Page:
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Версия: 11.0.0

Content Template

The purpose of a data template is that it defines how Avalonia UI should display an object created from a class that you have defined, and that is not a control, or a simple string.

Using a data template is a two-stage process:

  1. Define the data template
  2. Choose the data template for the content

One way to use a data template is to set the ContentTemplate property of a control directly. This works on a window (because like any control it inherits from ContentControl).

You can define a data template (for no particular class) using the DataTemplate tag, a composition of built-in controls, and some bindings. For example:

<Window xmlns="https://github.com/avaloniaui"
mc:Ignorable="d" d:DesignWidth="800" d:DesignHeight="450"
<Grid ColumnDefinitions="Auto,Auto" RowDefinitions="Auto,Auto">
<TextBlock Grid.Row="0" Grid.Column="0">First Name:</TextBlock>
<TextBlock Grid.Row="0" Grid.Column="1" Text="{Binding FirstName}"/>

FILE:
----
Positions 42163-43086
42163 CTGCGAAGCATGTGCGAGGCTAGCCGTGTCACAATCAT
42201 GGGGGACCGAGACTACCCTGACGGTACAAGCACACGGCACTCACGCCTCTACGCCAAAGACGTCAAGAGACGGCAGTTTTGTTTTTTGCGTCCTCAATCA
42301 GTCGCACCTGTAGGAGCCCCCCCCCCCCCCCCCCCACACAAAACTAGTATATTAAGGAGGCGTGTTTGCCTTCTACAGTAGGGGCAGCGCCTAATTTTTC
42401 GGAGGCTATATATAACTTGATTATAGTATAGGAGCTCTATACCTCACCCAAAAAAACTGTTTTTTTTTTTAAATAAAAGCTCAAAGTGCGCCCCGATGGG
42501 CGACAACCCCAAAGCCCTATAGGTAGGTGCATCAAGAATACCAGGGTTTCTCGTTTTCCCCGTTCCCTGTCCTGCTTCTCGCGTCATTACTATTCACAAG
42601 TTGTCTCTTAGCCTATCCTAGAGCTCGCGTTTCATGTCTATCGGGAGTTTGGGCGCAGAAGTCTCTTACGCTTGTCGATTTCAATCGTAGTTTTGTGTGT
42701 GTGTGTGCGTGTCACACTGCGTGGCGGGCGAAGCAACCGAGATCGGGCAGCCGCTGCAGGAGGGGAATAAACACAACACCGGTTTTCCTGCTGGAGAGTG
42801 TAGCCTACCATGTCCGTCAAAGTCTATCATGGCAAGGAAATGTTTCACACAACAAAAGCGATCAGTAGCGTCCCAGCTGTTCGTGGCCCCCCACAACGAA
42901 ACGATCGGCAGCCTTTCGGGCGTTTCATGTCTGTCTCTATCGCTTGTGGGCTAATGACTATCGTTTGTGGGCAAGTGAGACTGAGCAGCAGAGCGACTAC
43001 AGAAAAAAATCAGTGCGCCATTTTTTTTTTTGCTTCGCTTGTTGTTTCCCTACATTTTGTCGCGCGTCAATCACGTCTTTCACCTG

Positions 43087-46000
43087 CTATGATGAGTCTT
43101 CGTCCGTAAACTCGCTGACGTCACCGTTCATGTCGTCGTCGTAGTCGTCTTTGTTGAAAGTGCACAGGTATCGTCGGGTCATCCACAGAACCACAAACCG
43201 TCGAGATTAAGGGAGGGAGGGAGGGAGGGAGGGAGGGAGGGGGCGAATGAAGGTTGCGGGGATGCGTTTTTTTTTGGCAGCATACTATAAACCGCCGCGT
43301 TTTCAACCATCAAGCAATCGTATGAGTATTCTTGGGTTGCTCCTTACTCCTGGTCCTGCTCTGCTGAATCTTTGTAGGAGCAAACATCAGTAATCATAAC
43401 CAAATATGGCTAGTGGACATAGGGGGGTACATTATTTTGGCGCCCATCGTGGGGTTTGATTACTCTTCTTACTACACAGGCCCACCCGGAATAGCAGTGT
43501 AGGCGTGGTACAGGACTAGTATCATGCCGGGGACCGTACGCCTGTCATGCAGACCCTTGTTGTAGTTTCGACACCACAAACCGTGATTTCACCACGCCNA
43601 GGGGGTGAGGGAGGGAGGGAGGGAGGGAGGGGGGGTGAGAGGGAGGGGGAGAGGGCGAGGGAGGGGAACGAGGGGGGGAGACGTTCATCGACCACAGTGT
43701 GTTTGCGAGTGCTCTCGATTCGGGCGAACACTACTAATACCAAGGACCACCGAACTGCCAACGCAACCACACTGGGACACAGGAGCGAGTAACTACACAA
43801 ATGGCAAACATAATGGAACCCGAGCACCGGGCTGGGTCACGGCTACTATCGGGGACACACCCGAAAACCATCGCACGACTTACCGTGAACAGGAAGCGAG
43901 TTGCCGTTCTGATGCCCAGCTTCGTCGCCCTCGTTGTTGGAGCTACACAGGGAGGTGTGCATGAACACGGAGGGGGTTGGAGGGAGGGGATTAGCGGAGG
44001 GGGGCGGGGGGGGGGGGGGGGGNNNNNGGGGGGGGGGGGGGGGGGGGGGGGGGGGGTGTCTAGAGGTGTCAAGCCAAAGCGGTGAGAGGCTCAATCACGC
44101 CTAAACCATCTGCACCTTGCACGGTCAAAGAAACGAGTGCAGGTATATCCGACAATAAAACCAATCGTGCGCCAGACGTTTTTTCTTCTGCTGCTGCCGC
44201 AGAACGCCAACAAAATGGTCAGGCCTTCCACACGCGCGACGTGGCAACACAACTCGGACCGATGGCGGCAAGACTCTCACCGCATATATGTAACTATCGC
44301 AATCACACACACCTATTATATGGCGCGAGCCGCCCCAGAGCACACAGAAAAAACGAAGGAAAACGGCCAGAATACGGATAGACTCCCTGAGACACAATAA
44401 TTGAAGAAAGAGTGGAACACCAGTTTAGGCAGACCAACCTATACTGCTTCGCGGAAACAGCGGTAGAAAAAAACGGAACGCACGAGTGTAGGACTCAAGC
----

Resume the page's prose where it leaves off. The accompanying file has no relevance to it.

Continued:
<TextBlock Grid.Row="1" Grid.Column="0">Last Name:</TextBlock>
<TextBlock Grid.Row="1" Grid.Column="1" Text="{Binding LastName}"/>

<local:Student FirstName="Jane" LastName="Deer"/>

In the above, the bindings refer to the properties of any class present in the content zone of the window. Here the window content is the same student object as you used before; but when you run this code, Avalonia UI now displays:

Using a data template in this way, you have both defined and chosen the data template for the content in the same place - by setting the ContentTemplate property of the window directly.

The code works correctly because the object in the window's content zone happens to have the properties specified in the bindings. As an exercise: introduce a binding for a property that does not exist on the student class. (Your app will still work, but it ignores the property it cannot find.)

On the next page, you will see how to define multiple data templates, and choose the correct template from the class of the object in the window's content zone.